Magazine article Insight on the News

Out to Rock the Youth Vote

Magazine article Insight on the News

Out to Rock the Youth Vote

Article excerpt

American youth are becoming increasingly apathetic about politics, but a candidate who seeks to reach out and appeal to them could find a huge base of support.

Despite the outreach efforts of the dashing George P. Bush -- son of Florida Gov. Jeb Bush and nephew of GOP presidential candidate George W. Bush -- and young Karenna Gore Schiff -- Vice President Al Gore's daughter -- the youth of America have shown little interest in the presidential election.

Entrepreneurs ages 13 to 36 now fuel the economy with their tech-savvy, dot-com start-ups. Presumably they know that Gore no more invented the Internet than Bill Clinton is responsible for the booming economy. Government promises to save Social Security may reassure their grandparents, but young adults are saying they have to take care of things themselves.

"Most young people in their twenties and thirties, known in the culture as generation X, grew up in a world of broken promises," says Jane Rinzler Buckingham, the 32-year-old president of Youth Intelligence, a youth marketing company. "They were the first group of kids to experience widespread divorce and to stay home alone while their boomer parents were out finding themselves. AIDS and the worldwide recession suggested to them that life is short and jobs are not guaranteed." Generation Xers, according to Buckingham, "are highly individualistic, don't have heroes and don't trust government. As a result, this election season they are staying home, or at the gym or office, which is more likely."

A recent poll conducted for the Pew Research Center for the People and the Press showed that only 55 percent of 18- to 29-year-olds are registered to vote, compared with 87 percent of their parents. Just more than half of those ages 18 to 29 say they plan to vote in November, compared with 80 percent of those ages 50 and older.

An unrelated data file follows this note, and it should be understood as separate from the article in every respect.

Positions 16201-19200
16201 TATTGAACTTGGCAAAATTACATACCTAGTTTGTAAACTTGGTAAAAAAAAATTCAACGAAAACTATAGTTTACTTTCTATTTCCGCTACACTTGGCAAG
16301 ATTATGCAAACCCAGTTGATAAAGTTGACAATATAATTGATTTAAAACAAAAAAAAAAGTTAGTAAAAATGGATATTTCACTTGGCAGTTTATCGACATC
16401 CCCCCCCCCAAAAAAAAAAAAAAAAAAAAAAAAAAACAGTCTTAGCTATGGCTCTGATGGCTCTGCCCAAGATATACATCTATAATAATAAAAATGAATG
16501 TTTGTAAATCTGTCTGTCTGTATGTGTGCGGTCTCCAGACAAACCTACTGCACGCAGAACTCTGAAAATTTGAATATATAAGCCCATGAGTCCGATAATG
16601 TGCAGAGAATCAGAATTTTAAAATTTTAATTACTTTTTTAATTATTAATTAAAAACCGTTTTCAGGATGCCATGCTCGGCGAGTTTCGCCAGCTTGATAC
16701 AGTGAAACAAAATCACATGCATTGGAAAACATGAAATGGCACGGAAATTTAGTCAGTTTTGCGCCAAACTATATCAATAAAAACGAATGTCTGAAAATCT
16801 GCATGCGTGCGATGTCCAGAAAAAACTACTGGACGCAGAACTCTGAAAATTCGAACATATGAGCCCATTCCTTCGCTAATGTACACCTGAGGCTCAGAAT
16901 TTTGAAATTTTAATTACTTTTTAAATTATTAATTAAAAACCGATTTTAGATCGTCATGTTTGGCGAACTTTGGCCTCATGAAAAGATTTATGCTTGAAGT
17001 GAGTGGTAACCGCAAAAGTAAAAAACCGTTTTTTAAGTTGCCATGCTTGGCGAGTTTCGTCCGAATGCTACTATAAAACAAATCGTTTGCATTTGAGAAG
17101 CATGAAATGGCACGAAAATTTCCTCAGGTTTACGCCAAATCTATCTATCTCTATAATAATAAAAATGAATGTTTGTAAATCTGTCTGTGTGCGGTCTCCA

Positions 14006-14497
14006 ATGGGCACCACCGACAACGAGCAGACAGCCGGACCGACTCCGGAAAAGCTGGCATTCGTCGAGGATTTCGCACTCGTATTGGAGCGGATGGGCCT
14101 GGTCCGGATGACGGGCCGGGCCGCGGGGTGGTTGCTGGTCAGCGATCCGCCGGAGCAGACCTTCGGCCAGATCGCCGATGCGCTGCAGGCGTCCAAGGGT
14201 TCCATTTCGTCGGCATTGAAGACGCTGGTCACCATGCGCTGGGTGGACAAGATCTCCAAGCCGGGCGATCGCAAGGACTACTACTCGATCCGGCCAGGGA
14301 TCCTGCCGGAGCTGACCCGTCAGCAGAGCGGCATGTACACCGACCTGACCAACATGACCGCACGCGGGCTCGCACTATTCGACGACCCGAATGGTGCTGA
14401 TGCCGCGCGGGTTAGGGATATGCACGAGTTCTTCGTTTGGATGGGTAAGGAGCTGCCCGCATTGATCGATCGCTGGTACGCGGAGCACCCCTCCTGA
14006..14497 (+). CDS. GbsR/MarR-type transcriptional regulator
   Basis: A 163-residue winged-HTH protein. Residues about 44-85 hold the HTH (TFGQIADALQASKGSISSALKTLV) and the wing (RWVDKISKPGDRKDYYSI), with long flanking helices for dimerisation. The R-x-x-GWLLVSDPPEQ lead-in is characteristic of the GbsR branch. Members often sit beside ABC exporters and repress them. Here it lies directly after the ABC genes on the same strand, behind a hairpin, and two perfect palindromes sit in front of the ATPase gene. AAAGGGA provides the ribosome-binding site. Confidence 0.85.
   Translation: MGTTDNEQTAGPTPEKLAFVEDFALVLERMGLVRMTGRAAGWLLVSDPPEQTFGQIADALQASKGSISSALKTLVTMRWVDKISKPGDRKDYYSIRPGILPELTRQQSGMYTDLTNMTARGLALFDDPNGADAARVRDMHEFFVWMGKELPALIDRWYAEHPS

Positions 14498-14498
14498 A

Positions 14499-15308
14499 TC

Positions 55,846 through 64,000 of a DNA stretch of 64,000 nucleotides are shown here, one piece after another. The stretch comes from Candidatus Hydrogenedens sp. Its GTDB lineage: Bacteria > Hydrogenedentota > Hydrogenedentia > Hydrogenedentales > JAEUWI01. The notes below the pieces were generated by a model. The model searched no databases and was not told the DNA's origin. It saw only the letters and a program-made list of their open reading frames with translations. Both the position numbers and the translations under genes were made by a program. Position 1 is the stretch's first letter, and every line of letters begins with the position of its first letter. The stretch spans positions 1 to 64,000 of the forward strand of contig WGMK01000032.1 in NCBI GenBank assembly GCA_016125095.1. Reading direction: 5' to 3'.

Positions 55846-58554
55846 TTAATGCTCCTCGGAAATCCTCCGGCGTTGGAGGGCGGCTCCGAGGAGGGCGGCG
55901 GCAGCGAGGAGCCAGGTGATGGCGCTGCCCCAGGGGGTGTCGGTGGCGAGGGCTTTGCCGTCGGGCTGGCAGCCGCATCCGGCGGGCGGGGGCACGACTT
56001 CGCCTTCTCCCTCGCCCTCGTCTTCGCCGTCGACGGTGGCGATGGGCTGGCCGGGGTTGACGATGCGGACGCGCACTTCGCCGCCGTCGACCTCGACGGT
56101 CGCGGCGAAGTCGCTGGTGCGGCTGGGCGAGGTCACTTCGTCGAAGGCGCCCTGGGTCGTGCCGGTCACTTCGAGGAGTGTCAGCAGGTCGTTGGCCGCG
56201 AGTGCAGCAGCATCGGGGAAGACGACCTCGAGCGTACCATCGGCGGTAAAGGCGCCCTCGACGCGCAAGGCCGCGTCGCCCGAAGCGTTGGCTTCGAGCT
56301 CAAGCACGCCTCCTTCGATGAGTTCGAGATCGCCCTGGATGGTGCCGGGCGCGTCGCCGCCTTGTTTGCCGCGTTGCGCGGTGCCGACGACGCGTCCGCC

Curtis Gans of the Committee for the Study of the American Electorate forecasts an even bleaker picture. Gans points out that just after 18-year-olds received the right to vote in 1972 almost half actually went to the polls. In 1996, that number had dwindled to 28 percent. And those ages 18 to 24 voted at a rate of just 12 percent in the 1998 midterm elections, while only 8 percent of their newly franchised younger friends, ages 18 to 21, bothered to enter the voting booth. If trends continue, 2000 will be even worse.

"This election has not excited young people," Buckingham tells Insight. But there is hope. Trend-watchers and pollsters such as Buckingham predict that the next generation, those 18 and younger, might turn the tide. "This millennial generation, or generation Y, those born after 1981, are much more hopeful about the role of the presidency," says Neil Howe, author of Millennials Rising: The Next Great Generation. Howe has studied and written about generational differences for years and likens today's teens to the World War II generation that survived the Great Depression of the 1930s. "The Great Generation grew up in the prosperous yet scandal-ridden twenties in much the same way these kids did in the nineties," he tells Insight. "They know the shortcomings of the presidency and want to change things for the better."

Howe says, "While Xers tended to drop out of the system when it failed them, millennials are more realistic. They are organized, use the Internet and actually want to do something about it." Jamiel Terry, 20, is a good example. He has put college on hold for now to help overturn the civil-union law in Vermont that grants marriage benefits to same-sex couples. He works for state Rep. Nancy Sheltera who favors repealing the law, and he will stay with her through the November election.

"Electing people like Nancy is so important," Terry tells Insight. Sheltera will introduce a bill to overturn the civil-union law in the 2001 session of the Vermont Legislature. "The whole institution of marriage is at stake if other states adopt similar legislation," he explains. …

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